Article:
Gerhard Richter: The Life of Images

If you don’t know who Gerhard Richter is, you’re probably not alone.  He is considered to be one of the greatest artists of out time, having had extensive exhibitions at both the Tate and the Pompidou yet he has been glaringly absent from any collections in Australia.  This exhibition at QAGOMA is a first for Australia, and a real coup.

Richters oeuvre is prolific and stylistically varied: “I like everything that has no style: dictionaries, photographs, nature, myself and my paintings,” he says.  His artwork references other historical images and he often makes use of photographs, distorting them to create something entirely new. Birkenau (2014) consists of 4 large panels which seem to be completely abstract – black, white, green and red paint over a grey background.  But in fact these are based on photographs taken in secret by a Jewish prisoner in the Auschwitz-Birkenau concentration camp in August 1944. Richter took copies of the photos, blew them up and painted over them again and again until they appeared to be monumental abstracts.  

Elsewhere, Richter creates works of art using the twin mediums of photograph and paint to present the viewer with a conundrum:  deliberate defacing of photographs or a merging of visual forms to create a new way image? In the “Overpainted Photographs”, Richter smears oil paint over commercially printed post-card sized photographs. The paint is then pressed or scraped or lifted to give various effects. The photographs are just legible beyond the paint. You can just make out the scene below the paint: a beach, a new mother,  a familiar landmark or monument.  It’s an interesting artistic device: we peer to identify what’s below the paint and once having identified the image we return to regard the paint and the image as a whole.  An entirely other work of art.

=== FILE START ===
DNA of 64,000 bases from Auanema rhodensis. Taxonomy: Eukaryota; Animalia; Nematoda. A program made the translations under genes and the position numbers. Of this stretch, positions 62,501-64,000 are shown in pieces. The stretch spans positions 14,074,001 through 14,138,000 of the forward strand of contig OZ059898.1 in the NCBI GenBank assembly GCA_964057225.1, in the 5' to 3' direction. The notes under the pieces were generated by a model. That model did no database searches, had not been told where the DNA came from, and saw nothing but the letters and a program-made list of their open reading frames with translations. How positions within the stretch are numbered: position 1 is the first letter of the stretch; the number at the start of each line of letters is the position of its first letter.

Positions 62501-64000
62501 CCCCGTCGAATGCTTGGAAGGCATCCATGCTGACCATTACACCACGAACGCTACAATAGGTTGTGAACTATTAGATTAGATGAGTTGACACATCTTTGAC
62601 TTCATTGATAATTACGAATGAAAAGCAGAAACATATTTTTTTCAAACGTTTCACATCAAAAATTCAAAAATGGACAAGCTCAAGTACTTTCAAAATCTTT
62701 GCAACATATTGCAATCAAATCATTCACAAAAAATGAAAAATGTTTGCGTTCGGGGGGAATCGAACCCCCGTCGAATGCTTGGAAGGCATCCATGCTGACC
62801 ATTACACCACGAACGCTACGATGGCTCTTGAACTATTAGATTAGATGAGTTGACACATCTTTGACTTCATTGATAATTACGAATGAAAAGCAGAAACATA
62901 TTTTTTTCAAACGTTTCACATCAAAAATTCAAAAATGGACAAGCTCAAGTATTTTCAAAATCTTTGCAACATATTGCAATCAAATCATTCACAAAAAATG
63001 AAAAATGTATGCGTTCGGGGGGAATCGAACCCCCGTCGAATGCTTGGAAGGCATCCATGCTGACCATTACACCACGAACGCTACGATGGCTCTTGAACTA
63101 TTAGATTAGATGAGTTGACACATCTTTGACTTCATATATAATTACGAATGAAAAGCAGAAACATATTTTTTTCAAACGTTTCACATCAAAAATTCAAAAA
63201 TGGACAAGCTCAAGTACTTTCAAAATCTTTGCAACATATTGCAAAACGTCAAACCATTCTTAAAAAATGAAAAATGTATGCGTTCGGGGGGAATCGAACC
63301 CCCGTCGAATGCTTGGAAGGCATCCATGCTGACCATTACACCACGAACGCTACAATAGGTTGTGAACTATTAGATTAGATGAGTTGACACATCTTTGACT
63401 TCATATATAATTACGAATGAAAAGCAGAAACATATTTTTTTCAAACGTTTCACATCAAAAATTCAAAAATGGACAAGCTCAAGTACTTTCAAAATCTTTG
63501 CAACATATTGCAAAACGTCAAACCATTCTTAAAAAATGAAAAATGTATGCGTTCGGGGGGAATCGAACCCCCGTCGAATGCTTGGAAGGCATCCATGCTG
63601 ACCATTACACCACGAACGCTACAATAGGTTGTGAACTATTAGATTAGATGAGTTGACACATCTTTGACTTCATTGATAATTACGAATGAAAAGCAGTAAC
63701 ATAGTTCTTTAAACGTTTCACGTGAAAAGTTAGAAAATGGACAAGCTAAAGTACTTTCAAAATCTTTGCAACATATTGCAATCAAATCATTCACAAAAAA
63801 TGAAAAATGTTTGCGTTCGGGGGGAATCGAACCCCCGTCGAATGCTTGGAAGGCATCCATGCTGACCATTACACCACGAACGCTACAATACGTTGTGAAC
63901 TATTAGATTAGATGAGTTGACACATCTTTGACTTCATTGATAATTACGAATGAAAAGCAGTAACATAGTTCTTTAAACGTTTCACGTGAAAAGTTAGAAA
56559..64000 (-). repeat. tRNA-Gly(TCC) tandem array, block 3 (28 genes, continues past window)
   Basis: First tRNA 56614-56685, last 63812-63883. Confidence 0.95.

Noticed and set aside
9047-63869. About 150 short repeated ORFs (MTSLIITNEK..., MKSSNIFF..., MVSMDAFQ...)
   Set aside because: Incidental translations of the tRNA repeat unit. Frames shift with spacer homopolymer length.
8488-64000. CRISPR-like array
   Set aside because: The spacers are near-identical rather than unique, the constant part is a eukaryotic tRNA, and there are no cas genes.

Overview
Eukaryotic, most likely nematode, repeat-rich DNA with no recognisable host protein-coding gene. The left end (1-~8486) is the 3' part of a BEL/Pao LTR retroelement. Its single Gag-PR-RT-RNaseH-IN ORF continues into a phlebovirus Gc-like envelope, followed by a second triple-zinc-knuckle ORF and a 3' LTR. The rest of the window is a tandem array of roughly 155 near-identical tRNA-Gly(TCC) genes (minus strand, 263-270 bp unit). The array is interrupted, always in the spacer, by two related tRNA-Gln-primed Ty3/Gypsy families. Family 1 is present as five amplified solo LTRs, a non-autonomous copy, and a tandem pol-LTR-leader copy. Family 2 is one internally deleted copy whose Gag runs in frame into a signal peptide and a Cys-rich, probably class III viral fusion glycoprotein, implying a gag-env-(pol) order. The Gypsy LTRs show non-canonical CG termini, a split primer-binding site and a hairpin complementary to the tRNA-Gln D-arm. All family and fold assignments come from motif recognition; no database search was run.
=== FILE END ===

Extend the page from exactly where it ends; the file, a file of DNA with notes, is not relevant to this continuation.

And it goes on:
His work is both illusory and painterly. Richter is a master painter – his still-life paintings are almost photographic – photo-realist – but what I found more interesting are the photographic-like portraits that he then blurrs, sometimes only slightly, other times more severely.  He uses a kitchen squeegee to move the paint over the canvas once its almost dry, thereby keeping the image intact.

Among the artworks on show at QAGOMA are the iconic portraits Reader (804) 1994 and Ella (903-1) 2007, still-life paintings including Two candles (499-4) 1982 and Orchid (848-9) 1997, and the evocative landscapes such as Meadowland (572-4) 1985 that evokes German Romantic painting. 

 

There is also a long gallery devoted to  ATLAS Overview, an extensive 400-panel extract from Richter’s encyclopaedic archival project ATLAS 1962 –  an ongoing collection of photographs, sketches, collages and cuttings that he has drawn on for his paintings throughout his career.  Richter personally nominated and arranged the selection of these images on display at GOMA.

It is a show that needs multiple viewings.  Fortunately it runs through till 4 February 2018.  I highly recommend spending some hours with these incredibly fascinating works.